Interactive customer co-creation in transparent markets
Synchronized consumer research of networked consumers




Speach: 11.03.2008
10. Internationale GOR Konferenz

10.-12. march 2008
GOR 2008

Interactive customer co-creation in transparent markets
Synchronized consumer research of networked consumers

Open innovation, open source, customer co-creation, social software,
prosuming, location based services, data mining, radio-frequency
identification (RFID), long tail, crowdsourcing as well as account card and
3D printer belong to the key words which mark a transformation of the consumer
goods industry and of the market and consumer research. These transformations carry
two fundamental developments of the relation between producers and

The first transformation describes a collaboration for innovation within
networks of firms and external entities like customers, retailers and
suppliers. Collaboration for innovation integrates the customer into a
firm's system of value creation. The customer, a so-called prosumer,
participates in the production process and produces the consumer goods
himself. "Open source", "open innovation" or “crowdsourcing" have become
keywords to describe the production sphere of the prosumer. A prosumer is
the active consumer of Web 2.0 in social commerce.

The second transformation is accompanied by global informationalisation
and data mining which carry a flood of information on the one hand and force a high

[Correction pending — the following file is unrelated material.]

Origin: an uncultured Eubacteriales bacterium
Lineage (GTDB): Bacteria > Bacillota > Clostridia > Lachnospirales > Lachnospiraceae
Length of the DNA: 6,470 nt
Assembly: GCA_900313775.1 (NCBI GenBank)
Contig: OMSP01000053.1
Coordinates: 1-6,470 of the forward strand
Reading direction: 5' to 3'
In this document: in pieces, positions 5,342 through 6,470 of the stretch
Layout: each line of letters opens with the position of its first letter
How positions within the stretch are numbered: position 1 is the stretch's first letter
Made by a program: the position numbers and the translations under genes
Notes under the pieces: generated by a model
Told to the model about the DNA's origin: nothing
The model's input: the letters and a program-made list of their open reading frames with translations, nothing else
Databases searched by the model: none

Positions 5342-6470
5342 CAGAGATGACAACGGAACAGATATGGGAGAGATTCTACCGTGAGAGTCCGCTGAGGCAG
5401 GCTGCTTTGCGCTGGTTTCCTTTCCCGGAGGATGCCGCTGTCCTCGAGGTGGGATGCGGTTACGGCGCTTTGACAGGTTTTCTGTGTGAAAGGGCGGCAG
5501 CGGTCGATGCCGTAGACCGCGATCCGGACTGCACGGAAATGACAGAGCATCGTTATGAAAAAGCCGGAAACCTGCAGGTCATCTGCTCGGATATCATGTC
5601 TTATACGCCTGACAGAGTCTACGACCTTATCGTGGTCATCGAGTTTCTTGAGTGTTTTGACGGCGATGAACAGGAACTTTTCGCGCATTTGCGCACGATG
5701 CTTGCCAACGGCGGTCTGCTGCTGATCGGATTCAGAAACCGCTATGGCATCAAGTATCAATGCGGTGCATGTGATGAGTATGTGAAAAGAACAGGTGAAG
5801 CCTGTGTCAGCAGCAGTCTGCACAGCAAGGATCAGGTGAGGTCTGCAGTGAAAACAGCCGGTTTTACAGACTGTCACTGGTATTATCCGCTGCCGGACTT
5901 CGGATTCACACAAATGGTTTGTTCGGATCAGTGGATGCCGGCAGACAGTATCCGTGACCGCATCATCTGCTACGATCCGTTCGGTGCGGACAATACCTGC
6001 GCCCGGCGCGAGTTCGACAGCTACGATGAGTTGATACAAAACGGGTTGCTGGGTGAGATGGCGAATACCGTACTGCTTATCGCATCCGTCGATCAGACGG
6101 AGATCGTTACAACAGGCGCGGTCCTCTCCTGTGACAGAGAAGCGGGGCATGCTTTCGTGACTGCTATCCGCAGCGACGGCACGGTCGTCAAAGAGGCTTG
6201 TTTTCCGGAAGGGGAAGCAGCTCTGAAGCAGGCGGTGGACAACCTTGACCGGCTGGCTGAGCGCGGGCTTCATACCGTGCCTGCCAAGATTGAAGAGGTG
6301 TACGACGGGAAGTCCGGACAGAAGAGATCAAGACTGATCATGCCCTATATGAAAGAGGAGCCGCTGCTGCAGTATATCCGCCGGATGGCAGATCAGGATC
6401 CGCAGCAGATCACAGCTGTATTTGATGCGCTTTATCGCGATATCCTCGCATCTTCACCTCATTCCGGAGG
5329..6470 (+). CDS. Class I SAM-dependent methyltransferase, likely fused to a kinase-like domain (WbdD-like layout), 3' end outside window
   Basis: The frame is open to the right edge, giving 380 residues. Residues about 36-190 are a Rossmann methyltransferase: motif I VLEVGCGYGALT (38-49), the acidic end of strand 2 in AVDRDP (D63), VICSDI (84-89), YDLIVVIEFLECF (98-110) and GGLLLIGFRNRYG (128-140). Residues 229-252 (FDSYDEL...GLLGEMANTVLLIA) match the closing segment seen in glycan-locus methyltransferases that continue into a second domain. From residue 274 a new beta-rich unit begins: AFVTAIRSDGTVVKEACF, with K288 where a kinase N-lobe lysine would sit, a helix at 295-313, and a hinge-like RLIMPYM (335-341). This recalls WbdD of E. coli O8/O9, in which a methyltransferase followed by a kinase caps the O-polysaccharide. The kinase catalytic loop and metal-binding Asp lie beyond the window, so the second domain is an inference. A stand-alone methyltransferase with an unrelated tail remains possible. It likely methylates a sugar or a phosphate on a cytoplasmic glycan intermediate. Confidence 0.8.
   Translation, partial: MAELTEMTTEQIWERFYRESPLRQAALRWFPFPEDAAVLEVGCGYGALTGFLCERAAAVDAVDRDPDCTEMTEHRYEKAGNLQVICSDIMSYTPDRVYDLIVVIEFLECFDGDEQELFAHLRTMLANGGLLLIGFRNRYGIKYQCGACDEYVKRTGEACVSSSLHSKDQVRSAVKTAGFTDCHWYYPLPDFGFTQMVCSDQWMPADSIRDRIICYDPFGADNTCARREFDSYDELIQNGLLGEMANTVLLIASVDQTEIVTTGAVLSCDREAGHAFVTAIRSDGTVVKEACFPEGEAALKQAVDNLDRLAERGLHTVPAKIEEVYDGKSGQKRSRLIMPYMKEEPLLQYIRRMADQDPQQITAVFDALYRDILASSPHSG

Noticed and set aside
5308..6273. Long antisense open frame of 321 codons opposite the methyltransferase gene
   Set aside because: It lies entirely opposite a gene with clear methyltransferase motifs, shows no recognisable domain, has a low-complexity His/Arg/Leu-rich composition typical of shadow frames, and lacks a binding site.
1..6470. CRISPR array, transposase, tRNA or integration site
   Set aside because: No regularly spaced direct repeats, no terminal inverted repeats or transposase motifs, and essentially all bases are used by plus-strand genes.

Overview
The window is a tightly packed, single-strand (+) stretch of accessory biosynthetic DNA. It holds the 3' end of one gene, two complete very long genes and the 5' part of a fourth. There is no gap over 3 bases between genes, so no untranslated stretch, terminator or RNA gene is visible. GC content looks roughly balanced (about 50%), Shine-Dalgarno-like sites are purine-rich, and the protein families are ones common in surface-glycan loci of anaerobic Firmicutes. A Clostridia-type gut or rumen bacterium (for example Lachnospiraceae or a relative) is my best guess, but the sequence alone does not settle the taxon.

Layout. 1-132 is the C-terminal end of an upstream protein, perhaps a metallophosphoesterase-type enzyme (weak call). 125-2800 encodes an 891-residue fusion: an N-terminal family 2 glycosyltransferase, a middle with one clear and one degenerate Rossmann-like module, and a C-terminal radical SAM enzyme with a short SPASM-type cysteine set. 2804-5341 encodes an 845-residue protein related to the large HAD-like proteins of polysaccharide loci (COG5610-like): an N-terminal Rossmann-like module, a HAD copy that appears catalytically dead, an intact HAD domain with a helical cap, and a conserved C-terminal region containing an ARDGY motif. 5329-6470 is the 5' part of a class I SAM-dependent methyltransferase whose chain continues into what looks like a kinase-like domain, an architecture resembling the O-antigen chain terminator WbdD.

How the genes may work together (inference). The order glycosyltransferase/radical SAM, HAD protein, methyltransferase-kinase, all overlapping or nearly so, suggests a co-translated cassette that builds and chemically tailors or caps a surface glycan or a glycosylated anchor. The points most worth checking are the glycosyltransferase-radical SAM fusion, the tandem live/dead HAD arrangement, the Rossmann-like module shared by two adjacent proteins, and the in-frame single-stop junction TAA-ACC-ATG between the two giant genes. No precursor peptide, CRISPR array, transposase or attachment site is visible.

degree of market transparency on the other. These transformations result in a market
transparency that renders all value-adding activities of an organization visible – from
raw material to the consumer. In particular, loyalty cards, radio-frequency identification (RFID)
and location-based services provide an audit trail which provides consumer research with
detailed information on consumer preferences.

Reflecting on these transformations, I find myself confronted with the following questions:
Which may be future tasks of market and consumer research, if these become less relevant in
their traditional field of consumer survey or questionnaire? Will market and consumer research
lose part of their market knowledge if producers acquire information by direct data link to market
customization? Or will consumers satisfy their needs as far as possible within the structures of
prosuming and customer integration? This talk analyzes the social commerce of Web 2.0 on the one
hand and considers the consequences for market and consumer research on the other.